Sunday 11th June, 2006


Decide to rise above your circumstances

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According to University of Berkley Prof Ibrahim Warde, “Culture is notoriously tricky to analyse. It is multifaceted, somewhat amorphous and hard to pin down the product of historical process and socio-economic variables it influences investors preferences.”

Some cultures always put aside for the rainy day, others are intrepid consumers and others are just dependent on every fix and fashion.

People who are routine savers, more often than not, have learnt the skill in their parent’s homes, or where they grew up. People who find it hard to save, usually didn’t grow up in a home where saving was an ethic. They didn’t see others propelled to put aside, they didn’t hear people around them talk about it.

You see, perhaps the most tricky thing about the culture of not saving is the fact of welfare. We can put it another way, in simple terms: If you want welfare housing, you must never earn a salary above a ceiling limit, you must not own property, or assets, and then you can get stuff for free and cheques from the government, and you really don’t have to work.

But my friends, it’s the biggest trick of all. It is a poverty trap and it traps you and your family, until you wake up and smell the fancy coffee from Star Bucks.

Of course, nothing is wrong with the duty to provide welfare, it is the dependency and it is the cycle that it perpetuates, that is wrong.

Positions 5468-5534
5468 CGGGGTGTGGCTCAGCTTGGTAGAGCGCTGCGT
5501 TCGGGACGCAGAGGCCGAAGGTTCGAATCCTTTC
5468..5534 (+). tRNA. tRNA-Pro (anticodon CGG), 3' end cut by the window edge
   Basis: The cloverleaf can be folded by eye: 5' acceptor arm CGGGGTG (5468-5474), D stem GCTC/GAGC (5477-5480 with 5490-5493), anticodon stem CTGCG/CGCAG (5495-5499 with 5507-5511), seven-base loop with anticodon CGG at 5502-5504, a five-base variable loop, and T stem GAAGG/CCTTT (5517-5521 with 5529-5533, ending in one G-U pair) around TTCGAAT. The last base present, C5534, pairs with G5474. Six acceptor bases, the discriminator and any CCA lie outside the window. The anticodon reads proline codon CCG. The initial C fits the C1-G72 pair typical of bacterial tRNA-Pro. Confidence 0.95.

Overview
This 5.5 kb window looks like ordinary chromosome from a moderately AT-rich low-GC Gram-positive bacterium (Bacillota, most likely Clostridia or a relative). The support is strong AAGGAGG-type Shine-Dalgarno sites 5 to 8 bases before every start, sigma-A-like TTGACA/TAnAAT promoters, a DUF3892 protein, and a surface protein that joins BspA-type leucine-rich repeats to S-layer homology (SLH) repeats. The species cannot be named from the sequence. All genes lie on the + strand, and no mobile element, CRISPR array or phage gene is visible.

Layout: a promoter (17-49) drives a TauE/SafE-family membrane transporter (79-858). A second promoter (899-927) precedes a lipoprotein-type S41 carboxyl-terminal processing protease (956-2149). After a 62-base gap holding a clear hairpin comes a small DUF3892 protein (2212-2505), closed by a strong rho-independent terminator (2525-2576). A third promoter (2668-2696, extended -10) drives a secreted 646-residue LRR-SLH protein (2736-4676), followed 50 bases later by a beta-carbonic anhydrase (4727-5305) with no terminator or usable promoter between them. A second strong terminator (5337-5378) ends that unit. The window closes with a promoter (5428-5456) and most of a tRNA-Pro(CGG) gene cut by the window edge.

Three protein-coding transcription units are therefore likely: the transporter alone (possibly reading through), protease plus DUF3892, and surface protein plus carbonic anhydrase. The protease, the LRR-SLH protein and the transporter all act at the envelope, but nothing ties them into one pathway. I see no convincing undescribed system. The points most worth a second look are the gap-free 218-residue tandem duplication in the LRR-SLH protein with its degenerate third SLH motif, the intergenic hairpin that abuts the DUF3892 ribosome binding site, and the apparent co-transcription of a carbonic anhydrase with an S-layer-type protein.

Because it then can grow into the culture, and that poses the problem. The challenge for us is to make sure the children who grow up in welfare break the mould, and move out of the “tenement” yards and the “projects” as they say in Jamaica and Chicago.

The worse thing for children who grow up in the “projects” is to be unable to move out it. Even worse is to think they can do nothing about it.

The pop and movie scene are replete with role models: “Jenny From The Block,” just look at the rocks she got! Gloria Estefan, she used to sleep on newspaper sheets when her mother abandoned the national ideology for one in the free world. These stories are well known.

Head of Paediatric Neurology at Johns Hopkins, doctor Ben Carson, was a poor boy, who grew up on the bad side of town. He didn’t think he would live to be a man. He thought he would die in the streets, a victim of violence, just like his uncles and cousins.

But something changed for his family. He broke out of the bitter cycle of poverty. His mother decided he and his brother were going to read books from the public library!

Every week, they borrowed a book and had to write a book report for their mother. She read their reports each week and marked them with a big red tick. The boys never knew that she could hardly read herself.

So you see, you don’t need a lot of discretionary cash to change your circumstances. What you need is a plan, what you need is something to motivate you to take action.

A simple plan may be formulated based on a firm decision planted in your brain that if you grew up in welfare housing, you will not accept that yourself. Then, you devise a strategy to get out of it. Make your children read books, just like Carson’s mother did.

She had made a decision that her children were not going to be poor and dependent all their lives. Make that decision for your children!


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Designed by: Randall Rajkumar-Maharaj · Updated daily by: Sheahan Farrell